I am currently reading my way through a long list of science fiction and fantasy titles. (http://www.npr.org/2011/08/07/138938145/science-fiction-and-fantasy-finalists if you are interested in the list).
Pauline Dakin spent her childhood on the run. Without warning, her mother twice uprooted her and her brother, moving thousands of miles away from family and friends. Disturbing events interrupt their outwardly normal life: break-ins, car thefts, even physical attacks on a family friend. Many years later, her mother finally revealed they'd been running from the Mafia and were receiving protection from a covert anti-organized crime task force.
But the truth was even more bizarre. Gradually, Dakin's fears give way to suspicion. She puts her journalistic training to work and discovers that the Mafia threat was actually an elaborate web of lies. As she revisits her past, Dakin uncovers the human capacity for betrayal and deception, and the power of love to forgive.
Run, Hide, Repeat is a memoir of a childhood steeped in unexplained fear and menace. Gripping and suspenseful, it moves from Dakin's uneasy acceptance of her family's dire situation to bewildered anger. As compelling and twisted as a thriller, Run Hide Repeat is an unforgettable portrait of a family under threat, and the resilience of family bonds.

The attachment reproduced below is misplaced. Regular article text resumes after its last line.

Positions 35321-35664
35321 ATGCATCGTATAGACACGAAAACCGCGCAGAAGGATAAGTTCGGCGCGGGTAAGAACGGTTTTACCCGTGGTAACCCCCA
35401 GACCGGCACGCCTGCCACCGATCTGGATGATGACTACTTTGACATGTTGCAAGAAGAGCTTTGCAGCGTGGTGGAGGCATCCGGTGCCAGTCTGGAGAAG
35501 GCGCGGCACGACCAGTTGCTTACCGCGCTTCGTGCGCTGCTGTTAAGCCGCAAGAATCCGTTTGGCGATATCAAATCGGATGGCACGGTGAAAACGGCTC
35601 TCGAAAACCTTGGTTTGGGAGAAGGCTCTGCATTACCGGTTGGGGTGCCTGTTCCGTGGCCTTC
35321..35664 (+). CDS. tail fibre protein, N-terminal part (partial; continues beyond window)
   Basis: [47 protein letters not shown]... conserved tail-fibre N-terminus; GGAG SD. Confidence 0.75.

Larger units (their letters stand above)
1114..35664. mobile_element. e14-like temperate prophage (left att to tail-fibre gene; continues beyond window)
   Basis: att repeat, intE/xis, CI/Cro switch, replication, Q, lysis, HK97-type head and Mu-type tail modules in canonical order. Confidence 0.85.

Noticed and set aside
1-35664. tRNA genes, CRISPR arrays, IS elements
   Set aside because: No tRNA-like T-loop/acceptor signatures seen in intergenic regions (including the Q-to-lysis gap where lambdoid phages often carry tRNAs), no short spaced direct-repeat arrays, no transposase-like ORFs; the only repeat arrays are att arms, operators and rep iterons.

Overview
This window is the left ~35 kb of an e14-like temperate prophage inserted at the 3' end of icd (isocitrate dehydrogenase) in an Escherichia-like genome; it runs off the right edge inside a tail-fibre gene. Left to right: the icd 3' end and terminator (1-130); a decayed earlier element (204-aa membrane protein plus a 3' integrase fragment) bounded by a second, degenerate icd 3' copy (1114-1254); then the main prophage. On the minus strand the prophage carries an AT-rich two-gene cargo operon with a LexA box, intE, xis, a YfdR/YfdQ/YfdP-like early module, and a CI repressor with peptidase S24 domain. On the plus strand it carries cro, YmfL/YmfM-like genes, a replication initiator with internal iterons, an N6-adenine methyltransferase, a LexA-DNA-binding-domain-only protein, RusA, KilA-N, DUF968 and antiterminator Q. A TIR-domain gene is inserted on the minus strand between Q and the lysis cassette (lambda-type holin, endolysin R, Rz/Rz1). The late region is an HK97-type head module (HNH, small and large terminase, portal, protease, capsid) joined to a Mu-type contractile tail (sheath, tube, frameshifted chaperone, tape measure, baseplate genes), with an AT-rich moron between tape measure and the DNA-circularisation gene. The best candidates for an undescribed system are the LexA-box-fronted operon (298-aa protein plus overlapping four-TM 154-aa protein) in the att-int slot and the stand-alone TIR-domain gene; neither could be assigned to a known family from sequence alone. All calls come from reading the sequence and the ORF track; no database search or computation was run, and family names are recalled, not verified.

Sometimes, when I read memoirs, I have to wonder what motivated the author to share a slice of their life in book form. With this volume, I have no doubt what the author’s motivation was--this is easiest way to explain the weirdness of her life to the people that she has encountered along her journey.
What if the major assumptions of your life, ones that determined major things like where you lived and who you associated with, were based on someone else’s delusion? This is what Pauline Dakin describes in this fascinating memoir of life on the run with her mother and the man that they all trusted.
Dakin is a journalist, having worked for the CBC as a medical and health reporter. She is now an instructor, teaching future journalists. With this background, it is no surprise that this is a well-written account and it is obvious that she has spent a lot of time reflecting on her experiences and trying to make sense of all that happened during her childhood and young adulthood.
I heard her interviewed on CBC radio, which put this book on my radar. I’m a sucker for memoirs, enjoying being a voyeur into someone else’s existence I guess. I’m surprised that the author’s husband and her brother’s wife were drawn into the whole delusion for as long as they were, but their spouses had been involved since childhood & were predisposed to believe Stan Sears and his complicated delusional assumptions about the world.
If nothing else, Dakin has given Delusional Disorder a little more exposure, which may be a help to others who are attached to someone with these issues.